In another embodiment as shown in FIGS. 5–7, at least one permanent magnet has each pole operably adjacent an associated first and second magnetic flux conductor. In one embodiment, the first and second magnetic flux conductors each include a pair of selectively enabled permanent magnets with opposite pole orientations. Each permanent magnet in the first and second magnetic flux conductor is selectively enabled in this embodiment by a corresponding pair of coil-less magnetic flux switches interposed between the poles of each of these magnets and the corresponding adjacent portions of the first and second magnetic flux conductors. In one version of this embodiment, the pair of magnets in the first and second magnetic flu conductors can be separated with a magnetic insulator material such as MU metal. In another embodiment, a third and fourth magnetic flux conductor can be added to the corresponding end of the first and second magnetic flux conductors with an additional set of interposed coil-less magnetic flux switches arranged as described in the preferred embodiment. This construct can be used to create a rotary motor/generator as shown in FIGS. 6–7, with any number of pickup coils.

In another embodiment as shown in FIG. 8, a single permanent magnet is used to provide magnetic flux for the magnetic flux switching construct and multiple pick up coils are arranged on each of the first and second magnetic flux conductors.

In another embodiment as shown in FIG. 9, a pair of permanent magnets are used to selectively provide magnetic flux with a second set of coil-less ME magnetic flux switches interposed in between the poles of each of the permanent magnets and the first and second magnetic flux conductors. This second set of coil-less ME magnetic flux switches may be controlled by the control circuit for the first set of coil-less ME magnetic flux switches that selectively flux connect the third and fourth magnetic flux conductors or may be controlled by a separate control circuit. FIG. 10 is an alternate embodiment of the embodiment shown in FIG. 9 with a pair of paired and coil-less ME magnetic flux switched set of permanent magnets used to generate magnetic flux for the present invention.

In another embodiment of a solid state generator as shown in FIGS. 11–14, a permanent magnet is at least partially coaxially surrounded by at least one coil-less ME magnetic flux switch with at least one coil positioned outside the coil-less magnetic flux switch. In a first version of this embodiment as shown in FIGS. 11 and 12, the coil is wrapped coaxially with the permanent magnet and the coil-less magnetic flux switch. In a second version of this embodiment as shown in FIG. 13, the coil is positioned transverse to a longitudinal axis of the permanent magnet. In a third version of this embodiment as shown in FIG. 14, the coil is wrapped as one or more torroids positioned around the permanent magnet.

In a solid state generator embodiment of the present invention as shown in FIG. 15, a pickup coil is wound around at least one of the first and second magnetic flux conductors of a given solid state flux switching construct. In this embodiment, at least one of the first and second magnetic flux conductors having a pickup coil is shared by two or more solid state flux switching constructs. In another version of this solid state generator embodiment as shown in FIG. 16, a pickup coil is wound around at one of the third and fourth magnetic flux conductors of a given solid state flux switching construct and at least one of the third and fourth magnetic flux conductors are shared by two or more solid state flux switching constructs.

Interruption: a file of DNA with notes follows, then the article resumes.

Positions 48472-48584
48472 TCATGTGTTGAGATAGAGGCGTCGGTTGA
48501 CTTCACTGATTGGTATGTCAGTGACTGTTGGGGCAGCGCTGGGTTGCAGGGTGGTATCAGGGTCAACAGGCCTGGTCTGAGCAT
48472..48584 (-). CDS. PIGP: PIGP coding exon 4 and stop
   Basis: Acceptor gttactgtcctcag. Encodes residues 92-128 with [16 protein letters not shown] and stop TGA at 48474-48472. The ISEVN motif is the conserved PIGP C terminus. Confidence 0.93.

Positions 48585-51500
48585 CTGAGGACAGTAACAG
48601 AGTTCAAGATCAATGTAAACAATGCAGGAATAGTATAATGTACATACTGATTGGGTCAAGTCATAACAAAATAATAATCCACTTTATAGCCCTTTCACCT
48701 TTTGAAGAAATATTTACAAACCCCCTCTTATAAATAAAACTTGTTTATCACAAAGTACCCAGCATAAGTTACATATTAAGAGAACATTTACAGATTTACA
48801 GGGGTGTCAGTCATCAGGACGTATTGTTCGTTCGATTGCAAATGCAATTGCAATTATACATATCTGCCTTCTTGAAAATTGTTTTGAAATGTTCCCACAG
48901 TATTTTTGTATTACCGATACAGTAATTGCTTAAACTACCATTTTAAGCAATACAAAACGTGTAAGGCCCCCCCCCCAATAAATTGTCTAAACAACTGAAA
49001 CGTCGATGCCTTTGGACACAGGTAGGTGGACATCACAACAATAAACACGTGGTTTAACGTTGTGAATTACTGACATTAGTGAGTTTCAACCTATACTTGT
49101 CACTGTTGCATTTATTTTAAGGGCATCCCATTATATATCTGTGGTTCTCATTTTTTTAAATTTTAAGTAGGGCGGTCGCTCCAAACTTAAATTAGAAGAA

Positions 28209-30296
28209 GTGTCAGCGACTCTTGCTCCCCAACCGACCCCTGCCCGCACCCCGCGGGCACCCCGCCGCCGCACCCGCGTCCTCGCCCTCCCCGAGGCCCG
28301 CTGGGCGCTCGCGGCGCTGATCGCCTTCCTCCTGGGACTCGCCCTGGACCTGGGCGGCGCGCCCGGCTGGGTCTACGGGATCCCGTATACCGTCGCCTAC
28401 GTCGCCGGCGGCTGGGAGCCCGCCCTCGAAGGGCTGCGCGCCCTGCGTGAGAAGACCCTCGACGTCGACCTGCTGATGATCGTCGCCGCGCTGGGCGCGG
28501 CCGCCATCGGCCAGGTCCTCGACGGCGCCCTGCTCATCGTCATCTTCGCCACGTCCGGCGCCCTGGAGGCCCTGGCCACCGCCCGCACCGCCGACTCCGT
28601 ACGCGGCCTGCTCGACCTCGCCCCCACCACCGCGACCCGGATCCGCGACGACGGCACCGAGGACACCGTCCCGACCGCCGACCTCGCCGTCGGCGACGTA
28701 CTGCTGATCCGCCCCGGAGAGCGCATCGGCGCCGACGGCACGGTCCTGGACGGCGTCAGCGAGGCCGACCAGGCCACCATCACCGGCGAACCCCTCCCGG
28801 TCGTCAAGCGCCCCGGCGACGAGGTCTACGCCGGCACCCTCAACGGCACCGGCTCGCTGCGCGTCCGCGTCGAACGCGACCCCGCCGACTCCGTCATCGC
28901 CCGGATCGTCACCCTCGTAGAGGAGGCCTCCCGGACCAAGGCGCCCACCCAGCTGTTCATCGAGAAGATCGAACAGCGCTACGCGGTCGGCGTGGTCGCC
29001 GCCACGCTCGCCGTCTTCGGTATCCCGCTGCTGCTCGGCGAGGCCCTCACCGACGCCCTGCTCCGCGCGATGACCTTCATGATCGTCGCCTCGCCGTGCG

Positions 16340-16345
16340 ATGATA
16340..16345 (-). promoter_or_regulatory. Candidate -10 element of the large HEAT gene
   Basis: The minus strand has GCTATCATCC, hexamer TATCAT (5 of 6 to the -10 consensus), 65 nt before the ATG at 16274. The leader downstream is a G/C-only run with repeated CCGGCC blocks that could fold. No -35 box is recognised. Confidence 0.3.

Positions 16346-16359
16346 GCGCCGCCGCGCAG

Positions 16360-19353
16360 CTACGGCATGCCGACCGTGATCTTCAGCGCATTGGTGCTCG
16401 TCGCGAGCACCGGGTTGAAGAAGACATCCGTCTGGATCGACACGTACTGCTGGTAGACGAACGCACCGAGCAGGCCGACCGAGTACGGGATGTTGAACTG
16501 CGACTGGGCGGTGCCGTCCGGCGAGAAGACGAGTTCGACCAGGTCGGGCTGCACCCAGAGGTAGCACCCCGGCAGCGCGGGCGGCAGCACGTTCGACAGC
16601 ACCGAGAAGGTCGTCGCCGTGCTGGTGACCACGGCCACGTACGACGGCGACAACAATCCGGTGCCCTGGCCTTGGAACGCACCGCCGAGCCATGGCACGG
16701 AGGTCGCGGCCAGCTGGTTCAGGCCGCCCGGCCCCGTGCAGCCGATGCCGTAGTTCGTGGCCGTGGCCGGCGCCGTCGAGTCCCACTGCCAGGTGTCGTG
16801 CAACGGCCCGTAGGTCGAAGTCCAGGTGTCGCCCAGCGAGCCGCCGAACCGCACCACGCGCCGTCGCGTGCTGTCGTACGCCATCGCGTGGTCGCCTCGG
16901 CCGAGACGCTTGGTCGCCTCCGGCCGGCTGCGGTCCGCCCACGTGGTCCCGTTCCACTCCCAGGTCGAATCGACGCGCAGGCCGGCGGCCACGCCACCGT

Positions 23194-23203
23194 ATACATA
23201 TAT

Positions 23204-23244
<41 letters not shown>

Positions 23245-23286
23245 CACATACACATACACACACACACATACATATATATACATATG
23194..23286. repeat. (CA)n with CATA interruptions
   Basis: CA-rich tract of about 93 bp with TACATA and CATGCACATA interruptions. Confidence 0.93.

In a linear motor/actuator embodiment in accordance with the present invention as shown in FIG. 17, the third and fourth magnetic flux conductors are effectively rails along which a shuttle is moved between carrying the permanent magnets, the first and second magnetic flux conductors and the coil-less ME magnetic switches. The rails may be tied together as part of a common superstructure. One or more sets of the magnetic flux switching construct may be incorporated into the shuttle portion of this embodiment.

It will be apparent that numerous combinations of the various embodiments of the present invention may be arranged in different combinations to take advantage of different aspects of the present invention.

The complete disclosures of the patents, patent applications and publications cited herein are incorporated by reference in their entirety as if each were individual incorporated. Various modifications and alterations to this invention will become apparent to those skilled in the art without departing from the scope or spirit of this invention.

Patent Citations
Cited PatentFiling datePublication dateApplicantTitle
US4806858 *Jul 21, 1987Feb 21, 1989Elbicki Janean MLiquid crystal nondestructive inspection of magnetization and variations in magnetization of high energy magnets
US6246561 *Jul 31, 1998Jun 12, 2001Magnetic Revolutions Limited, L.L.CMethods for controlling the path of magnetic flux from a permanent magnet and devices incorporating the same
US6342746 *Jul 30, 1999Jan 29, 2002Magnetic Revolutions Limited, L.L.C.Methods for controlling the path of magnetic flux from a permanent magnet and devices incorporating the same
Referenced by
Citing PatentFiling datePublication dateApplicantTitle
US7777385May 15, 2008Aug 17, 2010Honeywell International Inc.Compact, electromagnetically braked actuator assembly
US7852183 *May 12, 2006Dec 14, 2010Honeywell International Inc.Power drive unit electromagnetic latch
US8089188Jun 4, 2009Jan 3, 2012Ut-Battelle, LlcInternal split field generator
US8115582Oct 13, 2010Feb 14, 2012Ford Global TechnologiesInductor topologies with substantial common-mode and differential-mode inductance
US8120225 *Jun 4, 2009Feb 21, 2012Ut-Battelle, LlcExternal split field generator
Classifications
U.S. Classification335/296, 336/160, 336/155
International ClassificationH01F3/10, H01F7/02, H01F21/08
Cooperative ClassificationH02K21/12, H02K57/006, H02K21/26, H01F2003/103, H02K41/03, H01F7/0205, H01F3/10, H02K19/02, H02K19/10, H02K21/44
European ClassificationH02K41/03, H02K19/10, H02K21/12, H02K19/02, H02K21/26, H02K21/44, H02K57/00C
Legal Events
DateCodeEventDescription
Apr 17, 2014FPAYFee payment
Year of fee payment: 8
Apr 17, 2014SULPSurcharge for late payment
Year of fee payment: 7
Nov 29, 2013REMIMaintenance fee reminder mailed
Jul 26, 2010PRDPPatent reinstated due to the acceptance of a late maintenance fee
Effective date: 20100726
Jul 26, 2010SULPSurcharge for late payment
Jul 26, 2010FPAYFee payment
Year of fee payment: 4
Jun 8, 2010FPExpired due to failure to pay maintenance fee
Effective date: 20100418
Apr 18, 2010REINReinstatement after maintenance fee payment confirmed
Nov 23, 2009REMIMaintenance fee reminder mailed